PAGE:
Joanna, deeply moved by the growing death toll of the early AIDS epidemic went on to a new mission in HIV/AIDS education.  Violating copy right law, systematically pulled scientific and medical papers from behind paywalls and placed them on first a BBS then later a website, to disseminate lifesaving information on HIV/AIDS, work that she continues to this day.

Had the DOD not changed their policy so as to boot Joanna and Joy, both the transgender/transsexual and gay communities would have lost the services of some of our greatest champions and heroes.  Some good has come out of evil bigotry.

So, back to today’s announcement.  How many transsexuals, you know, the ones that actually “change sex” and need medical intervention are there in the U.S. armed services?  Forget those silly numbers that have been thrown around.  Using proper statistics of how many transfolk have actually transitioned in the U.S., the total is only 90,000 out of close to 300 million residents; with only 2 million Americans in uniform, that means only 600 transsexuals.  That’s it.  600.  Wow, that’s going to cost… far less than they already spend on little blue pills for men who can’t get it up.  And the DOD knows it.

For a short while, we thought that just maybe, this ban would be lifted completely… as the DOD was allowing transfolk to continue to serve with honor for the past two years.  But now that looks to have been false hope.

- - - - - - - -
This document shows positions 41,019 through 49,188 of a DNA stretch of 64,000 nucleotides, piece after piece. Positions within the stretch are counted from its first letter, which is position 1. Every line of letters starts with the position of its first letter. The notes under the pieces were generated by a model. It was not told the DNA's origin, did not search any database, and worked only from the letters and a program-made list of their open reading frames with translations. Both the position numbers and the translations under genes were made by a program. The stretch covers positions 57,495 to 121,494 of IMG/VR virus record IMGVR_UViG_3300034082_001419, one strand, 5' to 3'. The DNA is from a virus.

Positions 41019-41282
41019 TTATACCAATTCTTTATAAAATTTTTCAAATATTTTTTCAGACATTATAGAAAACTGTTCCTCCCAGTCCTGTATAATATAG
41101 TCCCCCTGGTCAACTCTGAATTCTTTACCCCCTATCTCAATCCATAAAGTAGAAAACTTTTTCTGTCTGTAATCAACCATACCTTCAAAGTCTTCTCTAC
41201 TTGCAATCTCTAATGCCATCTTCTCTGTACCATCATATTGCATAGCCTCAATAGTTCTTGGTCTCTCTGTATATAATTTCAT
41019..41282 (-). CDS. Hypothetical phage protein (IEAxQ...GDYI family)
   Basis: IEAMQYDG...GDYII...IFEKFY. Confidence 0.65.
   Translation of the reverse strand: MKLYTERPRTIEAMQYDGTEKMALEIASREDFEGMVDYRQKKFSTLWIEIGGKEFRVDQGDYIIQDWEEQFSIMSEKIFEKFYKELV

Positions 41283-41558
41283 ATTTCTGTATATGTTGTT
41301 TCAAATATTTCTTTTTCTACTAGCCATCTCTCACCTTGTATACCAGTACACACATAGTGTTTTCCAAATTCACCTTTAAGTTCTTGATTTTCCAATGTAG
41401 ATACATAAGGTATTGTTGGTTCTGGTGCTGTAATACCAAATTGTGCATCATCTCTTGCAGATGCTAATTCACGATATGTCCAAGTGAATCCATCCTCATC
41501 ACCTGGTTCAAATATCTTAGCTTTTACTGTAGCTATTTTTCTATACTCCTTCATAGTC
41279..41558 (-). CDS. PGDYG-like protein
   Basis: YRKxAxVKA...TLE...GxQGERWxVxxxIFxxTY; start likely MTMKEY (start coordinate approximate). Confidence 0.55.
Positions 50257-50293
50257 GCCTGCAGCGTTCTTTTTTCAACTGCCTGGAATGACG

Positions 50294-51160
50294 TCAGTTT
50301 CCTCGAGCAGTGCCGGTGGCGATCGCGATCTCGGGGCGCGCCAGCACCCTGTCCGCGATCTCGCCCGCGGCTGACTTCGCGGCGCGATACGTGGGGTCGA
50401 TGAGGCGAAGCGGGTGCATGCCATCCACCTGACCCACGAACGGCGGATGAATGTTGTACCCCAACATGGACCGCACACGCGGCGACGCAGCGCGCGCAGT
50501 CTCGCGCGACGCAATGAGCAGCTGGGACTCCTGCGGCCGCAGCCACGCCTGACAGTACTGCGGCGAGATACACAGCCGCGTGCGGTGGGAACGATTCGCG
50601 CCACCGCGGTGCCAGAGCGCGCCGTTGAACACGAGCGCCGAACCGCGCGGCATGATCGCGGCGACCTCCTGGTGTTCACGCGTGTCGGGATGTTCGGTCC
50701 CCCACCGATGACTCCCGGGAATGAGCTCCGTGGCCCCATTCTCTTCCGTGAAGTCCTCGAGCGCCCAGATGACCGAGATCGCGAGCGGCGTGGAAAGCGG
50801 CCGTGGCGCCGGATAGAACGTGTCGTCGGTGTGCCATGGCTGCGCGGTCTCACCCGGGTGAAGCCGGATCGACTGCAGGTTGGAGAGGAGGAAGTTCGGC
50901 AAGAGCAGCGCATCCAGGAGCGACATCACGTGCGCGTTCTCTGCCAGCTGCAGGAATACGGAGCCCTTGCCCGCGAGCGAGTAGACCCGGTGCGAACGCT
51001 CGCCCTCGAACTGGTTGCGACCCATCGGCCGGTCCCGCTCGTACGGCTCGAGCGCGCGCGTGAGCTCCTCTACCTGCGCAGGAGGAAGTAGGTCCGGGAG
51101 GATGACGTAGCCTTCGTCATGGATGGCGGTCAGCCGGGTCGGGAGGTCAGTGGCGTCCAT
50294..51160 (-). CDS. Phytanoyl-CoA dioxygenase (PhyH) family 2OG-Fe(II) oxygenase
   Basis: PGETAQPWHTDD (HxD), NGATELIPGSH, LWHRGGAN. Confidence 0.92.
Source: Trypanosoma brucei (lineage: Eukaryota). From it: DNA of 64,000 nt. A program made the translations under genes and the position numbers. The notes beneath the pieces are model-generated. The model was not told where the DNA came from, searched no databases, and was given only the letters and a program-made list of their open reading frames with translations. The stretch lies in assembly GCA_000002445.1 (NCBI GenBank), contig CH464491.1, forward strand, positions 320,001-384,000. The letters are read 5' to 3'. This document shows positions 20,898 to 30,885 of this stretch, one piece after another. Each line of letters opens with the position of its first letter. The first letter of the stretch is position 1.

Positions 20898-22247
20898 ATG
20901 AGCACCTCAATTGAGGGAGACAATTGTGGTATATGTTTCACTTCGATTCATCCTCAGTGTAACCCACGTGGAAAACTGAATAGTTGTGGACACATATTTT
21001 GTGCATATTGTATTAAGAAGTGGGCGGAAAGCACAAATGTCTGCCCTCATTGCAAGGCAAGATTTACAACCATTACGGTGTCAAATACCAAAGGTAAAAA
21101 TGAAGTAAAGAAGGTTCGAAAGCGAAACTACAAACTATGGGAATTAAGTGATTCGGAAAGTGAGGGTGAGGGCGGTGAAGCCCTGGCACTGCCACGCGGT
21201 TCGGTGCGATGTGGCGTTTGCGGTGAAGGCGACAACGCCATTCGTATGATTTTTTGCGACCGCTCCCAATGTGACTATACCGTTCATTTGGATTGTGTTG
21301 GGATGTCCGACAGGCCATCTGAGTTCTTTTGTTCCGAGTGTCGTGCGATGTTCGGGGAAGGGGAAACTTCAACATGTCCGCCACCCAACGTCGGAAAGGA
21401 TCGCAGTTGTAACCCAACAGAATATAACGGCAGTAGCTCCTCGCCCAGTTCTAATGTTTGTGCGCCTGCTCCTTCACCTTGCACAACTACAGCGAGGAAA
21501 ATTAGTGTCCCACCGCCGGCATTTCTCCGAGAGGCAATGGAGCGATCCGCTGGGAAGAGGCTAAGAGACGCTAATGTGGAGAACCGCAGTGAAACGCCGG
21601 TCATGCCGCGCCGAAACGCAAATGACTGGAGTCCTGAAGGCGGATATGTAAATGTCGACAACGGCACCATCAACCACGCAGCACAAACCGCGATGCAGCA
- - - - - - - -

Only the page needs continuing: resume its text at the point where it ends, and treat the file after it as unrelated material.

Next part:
Given the ongoing story about this ban, it is important that this history be known.  Please share it widely.  (Note to media:  Please do quote from this material as desired.)

Further Reading:

Wikipedia Page on Joanna M. Clark

Essay on the true number of transitioned transfolk in the U.S.

Scientific American: Cost of Medical Care for Transgender Service Members Would Be Minimal, Studies Show.


Fun Reading:

 

All the Stars are Suns ebook completeSincerity Espinoza didn’t go looking for trouble, it found her. All she wants out of life is the chance to go to the stars but she is caught in a web of misunderstandings, political & legal maneuvering, and the growing threat of terrorist plots by religious fanatics. She has a secret that if found out too soon could mean not only her own death but the ruin of the hope for humanity ever going to the stars. But even amidst momentous events, life is still about the small moments of love, laughter, and sadness.   Available as an ebook at Amazon and Kindle Unlimited.